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The Supermen: The Story of Seymour Cray and the Technical Wizards Behind the Supercomputer [Hardcover]

Charles J. Murray
4.5 out of 5 stars  See all reviews (12 customer reviews)
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Book Description

Jan. 18 1997

"After a rare speech at the National Center for Atmospheric Research in Boulder, Colorado, in 1976, programmers in the audience had suddenly fallen silent when Cray offered to answer questions. He stood there for several minutes, waiting for their queries, but none came. When he left, the head of NCAR's computing division chided the programmers. 'Why didn't someone raise a hand?' After a tense moment, one programmer replied, 'How do you talk to God?'" -from The SUPERMEN The Story of Seymour Cray and the Technical Wizards behind the Supercomputer

"They were building revolutionary, not evolutionary, machines. . . . They were blazing a trail-molding science into a product. . . . The freedom to create was extraordinary." -from The Supermen

In 1951, a soft-spoken, skinny young man fresh from the University of Minnesota took a job in an old glider factory in St. Paul. Computer technology would never be the same, for the glider factory was the home of Engineering Research Associates and the recent college grad was Seymour R. Cray. During his extraordinary career, Cray would be alternately hailed as "the Albert Einstein," "the Thomas Edison," and "the Evel Knievel" of supercomputing. At various times, he was all three-a master craftsman, inventor, and visionary whose disdain for the rigors of corporate life became legendary, and whose achievements remain unsurpassed.

The Supermen is award-winning writer Charles J. Murray's exhilarating account of how the brilliant-some would say eccentric-Cray and his gifted colleagues blazed the trail that led to the Information Age. This is a thrilling, real-life scientific adventure, deftly capturing the daring, seat-of-the-pants spirit of the early days of computer development, as well as an audacious, modern-day David and Goliath battle, in which a group of maverick engineers beat out IBM to become the runaway industry leaders.

Murray's briskly paced narrative begins during the final months of the Second World War, when men such as William Norris and Howard Engstrom began researching commercial applications for the code-breaking machines of wartime, and charts the rise of technological research in response to the Cold War. In those days computers were huge, cumbersome machines with names like Demon and Atlas. When Cray came on board, things quickly changed.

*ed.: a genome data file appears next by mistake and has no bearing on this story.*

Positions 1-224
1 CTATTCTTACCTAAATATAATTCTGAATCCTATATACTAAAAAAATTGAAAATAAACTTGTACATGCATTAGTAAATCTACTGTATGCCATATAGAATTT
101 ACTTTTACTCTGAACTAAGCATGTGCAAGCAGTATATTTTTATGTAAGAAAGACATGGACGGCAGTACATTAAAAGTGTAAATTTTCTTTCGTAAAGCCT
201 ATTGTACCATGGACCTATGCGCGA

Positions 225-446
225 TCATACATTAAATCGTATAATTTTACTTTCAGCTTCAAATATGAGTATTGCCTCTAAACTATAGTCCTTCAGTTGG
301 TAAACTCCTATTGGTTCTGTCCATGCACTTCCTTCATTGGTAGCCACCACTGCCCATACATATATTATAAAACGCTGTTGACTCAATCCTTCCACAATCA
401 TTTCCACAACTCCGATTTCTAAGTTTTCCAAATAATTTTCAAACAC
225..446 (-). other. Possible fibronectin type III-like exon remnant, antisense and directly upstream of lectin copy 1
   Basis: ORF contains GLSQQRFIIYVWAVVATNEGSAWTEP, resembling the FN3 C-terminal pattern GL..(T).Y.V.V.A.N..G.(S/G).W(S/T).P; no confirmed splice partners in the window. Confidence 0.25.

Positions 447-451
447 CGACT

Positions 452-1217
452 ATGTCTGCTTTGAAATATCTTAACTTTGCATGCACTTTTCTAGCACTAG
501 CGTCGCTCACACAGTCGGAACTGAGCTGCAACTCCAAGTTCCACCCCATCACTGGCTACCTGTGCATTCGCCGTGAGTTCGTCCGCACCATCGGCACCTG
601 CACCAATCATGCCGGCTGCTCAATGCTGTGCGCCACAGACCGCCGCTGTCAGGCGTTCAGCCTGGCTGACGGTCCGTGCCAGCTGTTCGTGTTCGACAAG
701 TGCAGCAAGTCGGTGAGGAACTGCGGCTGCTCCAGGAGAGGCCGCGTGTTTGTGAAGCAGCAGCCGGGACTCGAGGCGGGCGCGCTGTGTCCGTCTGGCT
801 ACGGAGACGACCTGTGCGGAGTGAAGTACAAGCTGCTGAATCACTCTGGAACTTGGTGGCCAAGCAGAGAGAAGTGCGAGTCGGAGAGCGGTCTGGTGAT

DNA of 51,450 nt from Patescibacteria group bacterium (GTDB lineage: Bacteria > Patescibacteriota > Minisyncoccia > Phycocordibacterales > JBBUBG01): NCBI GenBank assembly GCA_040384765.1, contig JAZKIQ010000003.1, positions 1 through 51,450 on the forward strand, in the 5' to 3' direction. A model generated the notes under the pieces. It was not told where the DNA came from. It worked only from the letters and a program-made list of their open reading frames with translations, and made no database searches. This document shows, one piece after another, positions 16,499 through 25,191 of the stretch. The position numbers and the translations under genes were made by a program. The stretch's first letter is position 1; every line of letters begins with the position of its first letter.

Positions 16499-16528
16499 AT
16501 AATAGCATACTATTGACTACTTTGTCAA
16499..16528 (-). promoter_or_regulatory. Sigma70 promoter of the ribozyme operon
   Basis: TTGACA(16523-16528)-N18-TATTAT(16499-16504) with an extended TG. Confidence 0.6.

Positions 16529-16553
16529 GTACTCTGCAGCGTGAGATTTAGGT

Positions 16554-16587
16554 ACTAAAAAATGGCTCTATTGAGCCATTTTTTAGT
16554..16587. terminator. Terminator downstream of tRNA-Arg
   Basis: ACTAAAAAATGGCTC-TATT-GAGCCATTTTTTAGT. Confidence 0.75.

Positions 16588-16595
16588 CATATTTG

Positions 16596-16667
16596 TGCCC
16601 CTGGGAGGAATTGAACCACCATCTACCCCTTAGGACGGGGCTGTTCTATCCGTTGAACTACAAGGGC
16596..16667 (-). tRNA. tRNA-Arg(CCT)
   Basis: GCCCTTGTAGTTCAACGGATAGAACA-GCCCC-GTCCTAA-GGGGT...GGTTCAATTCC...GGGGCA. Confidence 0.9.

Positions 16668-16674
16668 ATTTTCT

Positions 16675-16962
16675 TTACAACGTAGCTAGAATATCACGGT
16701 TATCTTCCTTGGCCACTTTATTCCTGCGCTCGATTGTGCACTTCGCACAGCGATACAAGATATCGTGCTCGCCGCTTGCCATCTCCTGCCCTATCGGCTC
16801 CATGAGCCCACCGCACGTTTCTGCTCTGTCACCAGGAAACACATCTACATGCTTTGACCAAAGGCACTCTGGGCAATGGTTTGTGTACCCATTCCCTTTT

Drawing on in-depth interviews-including the last interview Cray completed before his untimely and tragic death-Murray provides rare insight into Cray's often controversial approach to his work. Cray could spend exhausting hours in single-minded pursuit of a particular goal, and Murray takes us behind the scenes to witness late-night brainstorming sessions and miraculous eleventh-hour fixes. Cray's casual, often hostile attitude toward management, although alienating to some, was more than a passionate need for independence; he simply thought differently than others. Seymour Cray saw farther and faster, and trusted his vision with an unassailable confidence. Yet he inspired great loyalty as well, making it possible for his own start-up company, Cray Research, to bring the 54,000-employee conglomerate of Control Data to its knees.

Ultimately, The Supermen is a story of genius, and how a unique set of circumstances-a small-team approach, corporate detachment, and a government-backed marketplace-enabled that genius to flourish. In an atmosphere of unparalleled freedom and creativity, Seymour Cray's vision and drive fueled a technological revolution from which America would emerge as the world's leader in supercomputing.

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From Amazon

The story of supercomputing is only partially about technology. More than anything, it's about the gifted, brilliant, and often eccentric individuals who knew how to use that technology in new ways to do amazing things. Perhaps the most amazing of the bunch was Seymour Cray, the bureaucracy-intolerant genius with the barnstorming mind whose name has become synonymous with supercomputers. Charles Murray gives us an insightful and often thrilling and sometimes amusing look into how Cray and his genius companions took computers to new heights and humbled companies like Control Data and IBM.

From Publishers Weekly